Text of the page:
Never Get Sick or Injured in a Red State

Why, yes, I am a professional. Why do you ask?
Why, yes, I am a professional. Why do you ask?
It started out innocently enough. A mention on the Big Wake Up Call of the story of Kristina Baylen, a 30 year old Florida woman who impersonated a nurse. For a year. And gave out shots. And medical advice. And was barely a high school graduate. Yeah, that Kristina Baylen. The number of scary things in those previous sentences are too numerous to mention. Suffice it to say she’d still be there if there wasn’t a paperwork snafu. Because, apparently, playing doctor as a child is all you really need experience wise to be a qualified medical professional in some places. Anyway, after the show attentive listeners began emailing me with other examples of this. I did not know this was a real problem. But it is.

Some perspective. Last October I suffered a seizure and went to the hospital. Every single person there had an ID and a passcard to get through security. Later, when I went for follow up care the doctor I visited had his diploma on the wall. That is a requirement in Illinois. They’re not bragging, they’re letting you know you are actually being attended to by someone who made it all the way through medical school.

This, as it turns out, is not a national requirement.

The lovely Samantha Key, of Mt. Vernon Kentucky, was arrested for impersonating a nurse. In a hospital. She claims the staff had it in for her. She may be right. Those licensed professionals can be a tad territorial. Fortunately for all she was found out pretty quick and the hospital dealt with her decisively by firing her after they called the cops. Even so, it took them three weeks to figure it out.

In Dallas Texas the wonderfully fun Jada Necole Antoine was arrested, finally, after three freaking years. Granted she’d stolen an ID from a legitimate nurse to pull off the scam but how the hell didn’t anyone notice that they had two nurses with the exact same name? And, grab this, she had not one job or two. … oh, fuck it. I’ll let the court tell you.

“Antoine had direct responsibility for patient care in the field,” court records said.

About $2.3 million in hospice claims were submitted to Medicare for services Antoine performed while impersonating a nurse, court records show.

The other companies authorities said she worked for are: Community Hospice of Texas, Elysian Hospice, Hospice Pharmacy Solutions, New Century Hospice, Keystone Custom Care Hospice and Silverado Senior Living Hospice.


In Billings Montana Angela Corson Smith ramped up the crazy by claiming to be a physician assistant student, a nurse practitioner student, a neonatal intensive care unit nurse, director of nursing and, I love this one, insurance fraud specialist. She actually conned people out of over $57,000 to fund that last one. Fortunately for everyone, besides the fact that she’s off the street and behind bars, is the fact that Montana does, kind of, check out their medical professionals. It only took them three years to stop her.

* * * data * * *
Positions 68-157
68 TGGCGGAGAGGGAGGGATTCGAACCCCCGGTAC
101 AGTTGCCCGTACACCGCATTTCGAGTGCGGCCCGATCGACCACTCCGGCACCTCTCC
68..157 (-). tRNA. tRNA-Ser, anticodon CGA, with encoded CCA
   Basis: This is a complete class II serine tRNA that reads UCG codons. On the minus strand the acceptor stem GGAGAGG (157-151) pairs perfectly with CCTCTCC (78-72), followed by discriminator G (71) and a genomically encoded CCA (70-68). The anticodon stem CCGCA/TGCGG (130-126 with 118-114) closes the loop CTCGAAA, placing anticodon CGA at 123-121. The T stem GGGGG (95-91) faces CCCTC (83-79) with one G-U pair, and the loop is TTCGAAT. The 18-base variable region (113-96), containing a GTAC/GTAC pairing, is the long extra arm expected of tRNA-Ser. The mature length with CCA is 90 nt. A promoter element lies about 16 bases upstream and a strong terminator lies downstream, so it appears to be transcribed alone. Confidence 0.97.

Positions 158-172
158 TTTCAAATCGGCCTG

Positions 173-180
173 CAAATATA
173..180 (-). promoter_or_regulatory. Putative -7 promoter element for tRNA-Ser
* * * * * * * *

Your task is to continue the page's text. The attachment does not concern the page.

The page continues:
No, I’m not done.

in Pennsboro Pennsylvania Toccara Marie Crenshaw stole an ID, passed herself as a nurse and would have done some damage but, thankfully, someone recognized the name and knew she wasn’t her. One call to the cops later and off to the hooskow she went.

Yes, she got caught due to pure chance. That should make you feel better.

in West Palm Beach Florida, of course we get back to Florida, a fake Dr. Robinson (this one’s a 17 year old kid so we’re not naming him) passed himself off as an OB/GYN by wearing a white coat and saying that’s what he was. Pretty slick hunh? He was caught when another doctor asked him one of those doctor questions that the kid couldn’t answer. Good news? He never actually dealt with a patient.

I’ll take my good news where I find it.

In Orlando, still in Florida, Ugarriza Fuentes was working as a surgical assistant when a fellow medical professional called the cops claiming that the nice assistant was performing liposuctions. Long story short, far from being a surgical assistant, he was only licensed to run a massage therapy center. For the record it seems he was actually good at what he did.

In Miamai, yep, still Florida, Teobaldo Humberto Fuentes & his wife Jina, not only pretended to be medical professionals, they opened a clinic. And, because … Florida … he treated kids (shots, etc.) with no way of verifying that the kids received proper care and, again, Florida, he provided gynecological exams to visiting moms.

Oh, wait, they didn’t run “A” clinic, they ran a fucking series of them. Believe it or not it wasn’t until a reporter noticed that the clinics also owned condos, a transportation company, did real estate management, and sold car wheels that this whole scam fell apart.

So did they have any medical experience whatsoever? Well, yes, the husband once worked as an X-Ray tech.

Lessons learned? Make sure you see a license that allows a professional to treat you or your family. Also, it might not hurt to look up their business license. If they also own car shops you might want to take your health elsewhere.

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